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2018 Oscar Nominations for Best Picture.

Travis prine, contributor

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Here it follows

Best Picture:

“Call Me by Your Name”

It’s the summer of 1983, and precocious 17-year-old Elio Perlman is spending the days with his family at their 17th-century villa in Lombardy, Italy. He soon meets Oliver, a handsome doctoral student who’s working as an intern for Elio’s father. Amid the sun-drenched splendor of their surroundings, Elio and Oliver discover the heady beauty of awakening desire over the course of a summer that will alter their lives forever.

“Darkest Hour”

A thrilling and inspiring true story begins at the precipice of World War II as, within days of becoming Prime Minister of Great Britain, Winston Churchill must face one of his most turbulent and defining trials: exploring a negotiated peace treaty with Nazi Germany, or standing firm to fight for the ideals, liberty, and freedom of a nation. As the unstoppable Nazi forces roll across Western Europe and the threat of invasion is imminent, and with an unprepared public, a skeptical King, and his own party plotting against him, Churchill must withstand his darkest hour, rally a nation, and attempt to change the course of world history.

“Dunkirk”

 

In May 1940, Germany advanced into France, trapping Allied troops on the beaches of Dunkirk. Under air and ground cover from British and French forces, troops were slowly and methodically evacuated from the beach using every serviceable naval and civilian vessel that could be found. At the end of this heroic mission, 330,000 French, British, Belgian and Dutch soldiers were safely evacuated.

“Get Out”

Now that Chris and his girlfriend, Rose, have reached the meet-the-parents milestone of dating, she invites him for a weekend getaway upstate with Missy and Dean. At first, Chris reads the family’s overly accommodating behavior as nervous attempts to deal with their daughter’s interracial relationship, but as the weekend progresses, a series of increasingly disturbing discoveries lead him to a truth that he could never have imagined.

“Lady Bird”

An outspoken teen must navigate a loving but turbulent relationship with her strong-willed mother over the course of an eventful and poignant senior year of high school.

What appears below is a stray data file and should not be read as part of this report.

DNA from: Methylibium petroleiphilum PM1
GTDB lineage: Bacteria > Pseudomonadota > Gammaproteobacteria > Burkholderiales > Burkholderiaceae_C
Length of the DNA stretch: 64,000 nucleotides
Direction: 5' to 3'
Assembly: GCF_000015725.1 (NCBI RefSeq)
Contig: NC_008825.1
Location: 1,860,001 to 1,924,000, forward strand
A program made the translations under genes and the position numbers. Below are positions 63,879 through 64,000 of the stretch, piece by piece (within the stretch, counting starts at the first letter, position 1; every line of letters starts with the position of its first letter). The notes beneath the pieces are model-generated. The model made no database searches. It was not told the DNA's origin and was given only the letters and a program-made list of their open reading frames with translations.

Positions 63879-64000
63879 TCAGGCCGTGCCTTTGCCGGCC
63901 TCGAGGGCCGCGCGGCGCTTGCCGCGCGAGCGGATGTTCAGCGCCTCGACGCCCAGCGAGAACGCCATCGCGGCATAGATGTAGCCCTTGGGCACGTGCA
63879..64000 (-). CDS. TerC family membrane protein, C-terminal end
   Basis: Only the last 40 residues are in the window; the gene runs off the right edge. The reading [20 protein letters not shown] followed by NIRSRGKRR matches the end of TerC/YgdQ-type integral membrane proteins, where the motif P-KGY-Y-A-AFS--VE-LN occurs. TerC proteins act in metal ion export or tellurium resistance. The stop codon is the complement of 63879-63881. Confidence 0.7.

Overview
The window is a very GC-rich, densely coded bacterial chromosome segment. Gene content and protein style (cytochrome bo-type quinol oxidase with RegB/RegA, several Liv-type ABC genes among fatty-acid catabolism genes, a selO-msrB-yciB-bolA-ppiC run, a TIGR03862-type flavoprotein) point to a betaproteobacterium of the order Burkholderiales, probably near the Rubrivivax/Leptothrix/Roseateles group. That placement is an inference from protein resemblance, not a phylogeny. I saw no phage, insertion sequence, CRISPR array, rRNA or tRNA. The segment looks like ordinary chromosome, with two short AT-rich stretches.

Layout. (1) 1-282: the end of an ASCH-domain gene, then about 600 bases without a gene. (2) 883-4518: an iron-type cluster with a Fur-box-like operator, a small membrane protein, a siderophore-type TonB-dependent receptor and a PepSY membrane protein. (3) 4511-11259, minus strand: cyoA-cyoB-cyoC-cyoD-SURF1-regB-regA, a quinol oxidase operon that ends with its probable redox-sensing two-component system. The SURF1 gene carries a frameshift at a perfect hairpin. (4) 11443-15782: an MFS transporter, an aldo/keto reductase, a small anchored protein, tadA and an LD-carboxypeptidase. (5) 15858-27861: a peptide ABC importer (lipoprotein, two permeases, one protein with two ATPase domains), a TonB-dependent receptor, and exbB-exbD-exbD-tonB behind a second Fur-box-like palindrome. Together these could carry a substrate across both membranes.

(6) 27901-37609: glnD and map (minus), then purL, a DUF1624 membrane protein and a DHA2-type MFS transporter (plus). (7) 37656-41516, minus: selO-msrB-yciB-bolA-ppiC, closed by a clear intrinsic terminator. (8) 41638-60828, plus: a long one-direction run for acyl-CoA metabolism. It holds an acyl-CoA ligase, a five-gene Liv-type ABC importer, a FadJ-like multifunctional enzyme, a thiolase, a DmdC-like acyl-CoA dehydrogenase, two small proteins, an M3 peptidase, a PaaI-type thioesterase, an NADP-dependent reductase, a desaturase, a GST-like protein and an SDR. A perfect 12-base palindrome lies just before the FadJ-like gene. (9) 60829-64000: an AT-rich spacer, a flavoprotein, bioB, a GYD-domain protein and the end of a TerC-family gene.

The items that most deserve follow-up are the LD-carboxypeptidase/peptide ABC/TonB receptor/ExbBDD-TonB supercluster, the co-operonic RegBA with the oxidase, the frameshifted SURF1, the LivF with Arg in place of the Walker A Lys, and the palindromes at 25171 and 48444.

“Phantom Thread”

Set in the glamour of 1950’s post-war London, renowned dressmaker Reynolds Woodcock and his sister Cyril are at the center of British fashion, dressing royalty, movie stars, heiresses, socialites, debutantes and dames with the distinct style of The House of Woodcock. Women come and go through Woodcock’s life, providing the confirmed bachelor with inspiration and companionship, until he comes across a young, strong-willed woman, Alma, who soon becomes a fixture in his life as his muse and lover. Once controlled and planned, he finds his carefully tailored life disrupted by love.

“The Post”

Katharine Graham is the first female publisher of a major American newspaper — The Washington Post. With help from editor Ben Bradlee, Graham races to catch up with The New York Times to expose a massive cover-up of government secrets that spans three decades and four U.S. presidents. Together, they must overcome their differences as they risk their careers — and very freedom — to help bring long-buried truths to light.

“The Shape of Water”

Elisa is a mute, isolated woman who works as a cleaning lady in a hidden, high-security government laboratory in 1962 Baltimore. Her life changes forever when she discovers the lab’s classified secret — a mysterious, scaled creature from South America that lives in a water tank. As Elisa develops a unique bond with her new friend, she soon learns that its fate and very survival lies in the hands of a hostile government agent and a marine biologist.

“Three Billboards Outside Ebbing, Missouri”

After months have passed without a culprit in her daughter’s murder case, Mildred Hayes makes a bold move, painting three signs leading into her town with a controversial message directed at William Willoughby, the town’s revered chief of police. When his second-in-command, Officer Dixon — an immature mother’s boy with a penchant for violence — gets involved, the battle is only exacerbated.

 

 

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2018 Oscar Nominations for Best Picture.